Harold was #116 when the U.S. began keeping name records in 1880, and moved into the Top 100 in 1884, at #85. It jumped up the charts every year until attaining its highest rank of #12 in 1915. Until 1928, Harold went back and forth between #12, #13, and #14. It slowly descended in popularity during the ensuing years, and remained in the Top 100 till 1966. In 2018, it was #797.

Though many deride Harold as a geriatric, outdated name, I’ve always found it sweet and charming. It seems like the name of a serious, studious fellow. On a personal level, I’ve become even fonder of it since discovering the great comedian Harold Lloyd (1893–1971), one of the Big Three comics of the silent era.

Harold is one of my heroes because he was a fellow burn survivor, and resolved to become an even stronger performer after almost dying in a 1919 accident with a prop bomb. Many people would’ve given up and retreated from acting altogether, but Harold didn’t let the loss of two fingers, temporary blindness, and a long, touch-and-go hospital stay keep him from his life’s calling.

Other forms of Harold include:

1. Harald is Scandinavian and German, and has been borne by three kings of Denmark, five kings of Norway (including the current king), and three earls of Orkney.

2. Haraldur is Icelandic.

3. Haroldo is Spanish and Portuguese.

4. Harri is Finnish and Welsh.

5. Aroldo is Italian.

6. Aroldos is a rare Greek form.

7. Haroldas is Lithuanian.

8. Harailt is Scottish.

9. Harolyn is a rare, English feminine form. I’m not really a fan of this name!

All about Elizabeth

Though I’ve had prior posts about my favourite forms of the name Elizabeth, and its many nicknames, I’ve never had a post devoted to the name in its entirety. This post will also only focus on derivatives of the standard form Elizabeth, not related names Isabel and Lillian (unless those are a language’s only forms of Elizabeth). Despite their origins, they’ve for all intents and purposes developed into their own independent names.

Queen Elizabeth I of England in the 1560s, artist unknown

The English name Elizabeth comes from the Hebrew Elisheva, “my God is an oath.” Its historic popularity stems in large part from the fact that this was the name of John the Baptist’s mother. Traditionally, it was much more common in Eastern Europe (in its variety of forms) until another famous bearer (pictured above) appeared in the 16th century and made the name popular in Western Europe too.

Since the U.S. began keeping data on names in 1880, the name has never fallen below #26 (in 1948). It was in the Top 10 from 1880–1923, in 1925, from 1980–2001, in 2003 and 2004, in 2007 and 2008, and in 2012 and 2013. In 2018, it was #13.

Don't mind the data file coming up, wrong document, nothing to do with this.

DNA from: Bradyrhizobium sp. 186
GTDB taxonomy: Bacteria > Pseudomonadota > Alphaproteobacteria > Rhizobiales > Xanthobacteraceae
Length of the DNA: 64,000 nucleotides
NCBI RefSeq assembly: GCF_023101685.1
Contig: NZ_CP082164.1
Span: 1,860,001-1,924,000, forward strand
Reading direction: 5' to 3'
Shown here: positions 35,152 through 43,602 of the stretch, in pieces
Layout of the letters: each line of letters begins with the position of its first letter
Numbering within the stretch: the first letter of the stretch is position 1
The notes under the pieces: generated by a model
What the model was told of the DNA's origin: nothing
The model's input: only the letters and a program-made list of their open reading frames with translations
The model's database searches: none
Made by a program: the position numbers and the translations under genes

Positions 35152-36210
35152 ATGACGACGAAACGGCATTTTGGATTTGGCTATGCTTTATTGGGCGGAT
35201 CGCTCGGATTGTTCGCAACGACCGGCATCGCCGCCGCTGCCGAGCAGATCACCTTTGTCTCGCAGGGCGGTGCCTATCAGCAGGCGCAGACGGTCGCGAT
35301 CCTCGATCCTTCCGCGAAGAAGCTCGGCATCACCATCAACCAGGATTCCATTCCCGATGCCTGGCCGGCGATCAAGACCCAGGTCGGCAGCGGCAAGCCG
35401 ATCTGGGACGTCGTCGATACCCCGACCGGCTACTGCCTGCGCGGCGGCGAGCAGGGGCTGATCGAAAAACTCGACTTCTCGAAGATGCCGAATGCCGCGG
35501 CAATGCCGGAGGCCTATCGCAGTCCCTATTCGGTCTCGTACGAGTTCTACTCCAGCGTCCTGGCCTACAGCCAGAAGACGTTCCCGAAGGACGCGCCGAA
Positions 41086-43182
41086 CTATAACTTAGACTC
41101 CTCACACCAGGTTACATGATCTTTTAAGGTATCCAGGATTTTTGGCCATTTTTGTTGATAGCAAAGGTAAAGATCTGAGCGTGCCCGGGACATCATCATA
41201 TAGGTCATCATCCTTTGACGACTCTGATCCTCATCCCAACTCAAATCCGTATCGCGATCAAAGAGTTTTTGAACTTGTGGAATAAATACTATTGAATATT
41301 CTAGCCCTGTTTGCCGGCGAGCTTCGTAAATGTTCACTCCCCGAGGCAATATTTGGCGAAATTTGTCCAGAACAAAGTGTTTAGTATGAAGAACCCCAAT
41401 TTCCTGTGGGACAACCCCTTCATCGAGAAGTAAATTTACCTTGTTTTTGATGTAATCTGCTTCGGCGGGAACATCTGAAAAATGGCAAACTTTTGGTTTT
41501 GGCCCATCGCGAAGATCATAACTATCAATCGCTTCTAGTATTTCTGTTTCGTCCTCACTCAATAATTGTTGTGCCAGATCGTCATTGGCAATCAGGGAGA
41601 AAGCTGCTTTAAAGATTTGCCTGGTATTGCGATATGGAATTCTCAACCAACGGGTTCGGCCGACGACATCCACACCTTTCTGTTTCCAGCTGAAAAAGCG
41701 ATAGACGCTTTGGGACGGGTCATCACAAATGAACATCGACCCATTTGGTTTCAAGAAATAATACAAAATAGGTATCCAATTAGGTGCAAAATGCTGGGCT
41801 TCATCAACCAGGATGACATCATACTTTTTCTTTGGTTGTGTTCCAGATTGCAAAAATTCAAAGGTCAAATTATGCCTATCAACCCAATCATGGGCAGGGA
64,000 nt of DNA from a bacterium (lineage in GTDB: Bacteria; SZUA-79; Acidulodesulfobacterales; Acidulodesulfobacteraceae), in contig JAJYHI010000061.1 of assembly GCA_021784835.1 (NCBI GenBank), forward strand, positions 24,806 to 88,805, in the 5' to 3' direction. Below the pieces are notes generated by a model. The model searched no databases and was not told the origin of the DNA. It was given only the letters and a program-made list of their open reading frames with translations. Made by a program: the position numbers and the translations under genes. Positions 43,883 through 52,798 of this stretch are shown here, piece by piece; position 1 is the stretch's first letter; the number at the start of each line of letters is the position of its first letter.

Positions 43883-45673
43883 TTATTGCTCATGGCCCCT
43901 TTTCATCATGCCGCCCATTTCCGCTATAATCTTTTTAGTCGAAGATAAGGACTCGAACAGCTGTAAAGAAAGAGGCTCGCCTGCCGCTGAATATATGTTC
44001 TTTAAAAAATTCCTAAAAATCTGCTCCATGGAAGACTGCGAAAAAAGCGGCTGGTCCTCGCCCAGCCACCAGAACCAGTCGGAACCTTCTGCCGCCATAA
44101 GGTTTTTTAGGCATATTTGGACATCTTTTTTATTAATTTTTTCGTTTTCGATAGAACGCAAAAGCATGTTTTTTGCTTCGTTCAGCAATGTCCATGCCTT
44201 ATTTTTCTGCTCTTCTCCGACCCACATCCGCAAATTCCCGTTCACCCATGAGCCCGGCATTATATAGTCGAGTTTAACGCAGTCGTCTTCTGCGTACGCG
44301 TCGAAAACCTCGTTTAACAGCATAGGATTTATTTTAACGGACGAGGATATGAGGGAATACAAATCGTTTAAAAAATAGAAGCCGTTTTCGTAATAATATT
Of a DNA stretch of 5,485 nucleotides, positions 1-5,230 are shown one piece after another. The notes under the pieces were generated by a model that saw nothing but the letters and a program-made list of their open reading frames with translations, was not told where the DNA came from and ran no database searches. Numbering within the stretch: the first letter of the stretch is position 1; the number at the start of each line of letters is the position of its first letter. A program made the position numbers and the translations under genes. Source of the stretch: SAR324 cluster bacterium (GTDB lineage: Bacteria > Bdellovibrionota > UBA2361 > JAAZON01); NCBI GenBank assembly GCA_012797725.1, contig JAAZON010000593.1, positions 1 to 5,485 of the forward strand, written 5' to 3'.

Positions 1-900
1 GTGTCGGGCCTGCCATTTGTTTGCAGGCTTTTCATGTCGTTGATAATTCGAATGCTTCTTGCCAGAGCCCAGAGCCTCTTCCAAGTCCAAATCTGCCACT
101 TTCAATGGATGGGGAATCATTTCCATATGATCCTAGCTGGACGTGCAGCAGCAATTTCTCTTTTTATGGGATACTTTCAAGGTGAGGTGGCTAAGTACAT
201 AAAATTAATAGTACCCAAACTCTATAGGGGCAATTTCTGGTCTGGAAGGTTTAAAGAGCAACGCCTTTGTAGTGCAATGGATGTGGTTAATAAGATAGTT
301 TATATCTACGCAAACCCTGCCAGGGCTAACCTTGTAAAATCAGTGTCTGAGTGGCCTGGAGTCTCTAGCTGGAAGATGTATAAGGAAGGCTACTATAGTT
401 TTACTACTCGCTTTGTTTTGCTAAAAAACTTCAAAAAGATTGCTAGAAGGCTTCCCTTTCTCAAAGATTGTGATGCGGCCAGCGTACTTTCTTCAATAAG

The name enjoys more modest popularity in Scotland (#75), New Zealand (#81), Ireland (#60), and England and Wales (#44). The alternate spelling Elisabeth, used in German, English, Dutch, and the Scandinavian languages, was only #788 in the U.S. in 2018, and has never charted higher than #302 in 1984.

Princess Elisabeth of Hesse and by Rhine, later Grand Duchess Yelizaveta Fyodorovna of Russia, now Saint Elizabeth the New Martyr (1864–1918)

Other forms include:

1. Elisabet is Scandinavian, Catalan, Finnish, and sometimes Spanish. The alternate form Elísabet is Icelandic.

2. Élisabeth is French.

3. Elisabete is modern Portuguese.

4. Elizabeta is Slovenian and Croatian.

5. Elikapeka is Hawaiian.

6. Elixabete is Basque.

7. Elisabeta is Romanian.

8. Elisabetta is Italian.

9. Elisavet is modern Greek.

10. Eliisabet is Estonian.

Princess Elisabeta of Romania, later Queen of Greece (1894–1956)

11. Elisabed is Georgian.

12. Erzsébet is Hungarian.

13. Elizabete is Latvian.

14. Eilís is Irish.

15. Elżbieta is Polish. The alternate form Elžbieta is Lithuanian.

16. Ealisaid is Manx.

17. Ealasaid is Scottish.

18. Elisaveta is Bulgarian and Macedonian.

19. Yelizaveta is Russian.

20. Yelyzaveta is Ukrainian.

Georgian actor Elisabed Cherkezishvili (1864–1948)

21. Alžbeta is Slovak. The alternate form Alžběta is Czech.

22. Jelisaveta is Serbian.

23. Bethan is Welsh.

24. Lizaveta is Russian.

25. Zabel is Armenian.

26. Sabela is Galician.

27. Elspeth, or Elspet, is Scottish.

28. Eisabèu is Provençal.

29. Élîzabé is Jèrriais.

30. Elizabeto is Esperanto.

Polish poet Elżbieta Drużbacka (1695/98–1765)

31. Elisabette is a rare French and English form.

32. Elisapeci, or Ilisapeci, is Fijian.

33. Elisapie is Inuit.

34. Elizabet is Belarusian and Bulgarian.

35. Eliżabetta is Maltese.

36. Elizete is a rare Brazilian–Portuguese form.

37. Elzabé is Namibian.

38. Elžbjeta is Sorbian.

39. Erihapeti, or Irihapeti, is Maori.

40. Il-shvai is Amharic.